*Sour Milk Chocolate Cake*
Makes one 13 x 9 x 2 cake
(Or one deep 12 inch round)
This is wonderfully moist and rich. You don't really need a frosting on it, but I have included a tasty brown sugar frosting that really is the icing on the cake!
1 1/2 cups sifted flour
1 cup sugar
3 TBS baking cocoa
1 tsp baking soda
1/2 tsp salt
1 large egg
1/4 cup butter, melted
1 cup sour milk
1/4 cup hot water
1 TBS vanilla
Pre-heat the oven to 180*C/350*F. Grease your cake tin and lightly dust it with flour, shaking out any excess. Set aside.
Whisk together the flour, sugar, cocoa, baking soda and salt in a large mixing bowl. Mix together the egg, butter, sour milk, hot water and vanilla. Add to the dry ingredients. Beat (preferably with an electric mixer) for 2 minutes on medium speed. Pour the batter into the prepared pan.
Bake for 20 to 25 minutes until it tests done when a toothpick inserted in the centre comes out clean. Remove from the oven and allow to cool on a wire rack. NO need to remove from the pan.
Note - To sour sweet milk, place 1 TBS of vinegar in a measuring cup and add enough milk to make up 1 cup of liquid.
Makes enough to frost the top of one cake
2 TBS soft light brown sugar
3/4 cup sifted icing sugar
2 TBS cream
3/4 cup chopped pecans
Place the butter and brown sugar in a saucepan over medium heat. Heat until butter melts and sugar dissolves. Stir in cream and whisk to blend well. Stir in the icing sugar until it is creamy and spreadable. (You may need more) Spread on top of cooled cake. Sprinkle with chopped nuts.
Tuesday, 23 June 2009
One thing that I really like about these warmer months is salad. I just love salad. I could eat it for every meal . . . yes, even breakfast.
One of my favourite lettuces is Little Gem lettuce. It has a really gutsy flavour and a wonderfully crisp texture. I think it is a variety of miniature Romaine lettuce, but with leaves that are a bit more tender, and flavourful. It is perfect served with a strong flavoured dressing, and is even delicious braised.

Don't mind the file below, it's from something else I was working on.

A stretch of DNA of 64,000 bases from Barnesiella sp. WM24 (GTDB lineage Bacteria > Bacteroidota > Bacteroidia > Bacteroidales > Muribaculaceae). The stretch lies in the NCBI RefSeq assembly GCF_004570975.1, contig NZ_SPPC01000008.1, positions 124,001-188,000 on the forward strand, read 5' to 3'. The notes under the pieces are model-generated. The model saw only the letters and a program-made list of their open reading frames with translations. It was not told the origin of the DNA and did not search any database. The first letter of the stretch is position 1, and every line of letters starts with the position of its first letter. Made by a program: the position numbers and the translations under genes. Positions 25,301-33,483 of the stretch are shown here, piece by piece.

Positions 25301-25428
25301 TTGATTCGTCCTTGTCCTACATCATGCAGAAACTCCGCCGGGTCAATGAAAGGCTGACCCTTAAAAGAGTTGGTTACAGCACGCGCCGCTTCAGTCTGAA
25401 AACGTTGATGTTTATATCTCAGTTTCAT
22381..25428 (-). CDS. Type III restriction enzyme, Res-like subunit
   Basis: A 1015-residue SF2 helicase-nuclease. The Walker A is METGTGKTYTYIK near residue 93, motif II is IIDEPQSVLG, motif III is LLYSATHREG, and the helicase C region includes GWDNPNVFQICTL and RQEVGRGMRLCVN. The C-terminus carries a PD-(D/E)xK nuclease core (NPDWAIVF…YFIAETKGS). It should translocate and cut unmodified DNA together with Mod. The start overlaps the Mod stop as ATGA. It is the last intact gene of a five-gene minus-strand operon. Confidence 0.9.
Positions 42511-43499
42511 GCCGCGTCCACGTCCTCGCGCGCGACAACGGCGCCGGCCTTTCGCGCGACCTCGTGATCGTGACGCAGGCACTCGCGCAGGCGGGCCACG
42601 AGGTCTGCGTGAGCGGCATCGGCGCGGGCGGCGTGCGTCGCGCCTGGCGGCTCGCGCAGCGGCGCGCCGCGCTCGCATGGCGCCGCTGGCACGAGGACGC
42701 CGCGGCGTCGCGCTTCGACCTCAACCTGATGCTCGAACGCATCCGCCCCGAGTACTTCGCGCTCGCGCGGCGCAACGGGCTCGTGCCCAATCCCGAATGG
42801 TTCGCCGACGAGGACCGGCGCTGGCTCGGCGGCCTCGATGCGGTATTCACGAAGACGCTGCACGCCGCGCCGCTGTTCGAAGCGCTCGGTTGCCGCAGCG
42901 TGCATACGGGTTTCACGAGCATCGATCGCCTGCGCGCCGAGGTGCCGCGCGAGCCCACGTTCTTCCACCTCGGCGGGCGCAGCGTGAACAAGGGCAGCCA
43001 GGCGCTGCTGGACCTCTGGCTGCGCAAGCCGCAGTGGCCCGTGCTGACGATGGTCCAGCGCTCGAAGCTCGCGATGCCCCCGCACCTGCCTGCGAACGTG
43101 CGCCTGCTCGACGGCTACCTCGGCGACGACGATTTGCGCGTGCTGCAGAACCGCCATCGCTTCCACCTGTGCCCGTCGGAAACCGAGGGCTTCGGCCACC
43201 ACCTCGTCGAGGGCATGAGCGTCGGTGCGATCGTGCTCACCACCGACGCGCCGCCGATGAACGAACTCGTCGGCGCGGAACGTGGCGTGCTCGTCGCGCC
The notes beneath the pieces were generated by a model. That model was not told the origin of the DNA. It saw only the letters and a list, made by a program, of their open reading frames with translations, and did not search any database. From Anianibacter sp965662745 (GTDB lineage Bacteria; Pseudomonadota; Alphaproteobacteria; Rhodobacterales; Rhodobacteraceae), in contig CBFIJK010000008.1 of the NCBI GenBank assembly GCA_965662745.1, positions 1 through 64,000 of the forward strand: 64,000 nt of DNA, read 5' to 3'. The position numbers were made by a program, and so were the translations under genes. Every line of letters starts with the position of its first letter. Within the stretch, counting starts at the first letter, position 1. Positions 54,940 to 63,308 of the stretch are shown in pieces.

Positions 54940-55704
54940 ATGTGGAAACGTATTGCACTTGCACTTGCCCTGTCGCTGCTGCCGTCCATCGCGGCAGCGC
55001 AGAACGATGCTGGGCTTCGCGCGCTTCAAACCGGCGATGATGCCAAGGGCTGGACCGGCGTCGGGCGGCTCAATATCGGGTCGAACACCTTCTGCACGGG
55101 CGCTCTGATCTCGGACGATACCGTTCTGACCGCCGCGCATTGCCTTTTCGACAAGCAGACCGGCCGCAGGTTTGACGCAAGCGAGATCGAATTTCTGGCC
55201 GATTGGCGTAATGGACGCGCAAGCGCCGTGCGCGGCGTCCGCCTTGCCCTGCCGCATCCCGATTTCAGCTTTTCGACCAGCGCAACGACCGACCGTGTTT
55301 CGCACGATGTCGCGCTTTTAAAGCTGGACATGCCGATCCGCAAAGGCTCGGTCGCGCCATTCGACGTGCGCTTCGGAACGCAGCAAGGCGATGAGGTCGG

This is one of my favourite ways to serve it . . . I could eat a whole plate of this and nothing else and be perfectly happy doing so.
*Little Gems With a Blue Cheese Dressing*
This is one of my favourite salads. Simple ingredients, complex flavours. It all adds up to a truly delicious salad. Just perfect for these warmer days.
2 TBS cider vinegar
2 TBS heavy cream
3 1/2 ounces extra virgin olive oil
2 ounces blue cheese
(I like to use either Cashel Blue or Stilton)
2 fat little gem lettuces
2 spring onions, thinly sliced on the diagonal
1 TBS sugar
sea salt and freshly ground black pepper to taste
Whisk the vinegar and cream together with a little seasoning. Whisk in the sugar until it dissolves. Gradually whisk in the olive oil. Fold in the cheese.
Wash the lettuces and dry them really well. Cut the lettuces into wedges lengthwise and fan them out on 4 chilled salad plates. Drizzle over the dressing, dividing it equally amongst the salads. Sprinkle evenly with the spring onions.
Note - I sometimes like to add some chopped radish, especially when I have fresh ones from my garden like right now.
Monday, 22 June 2009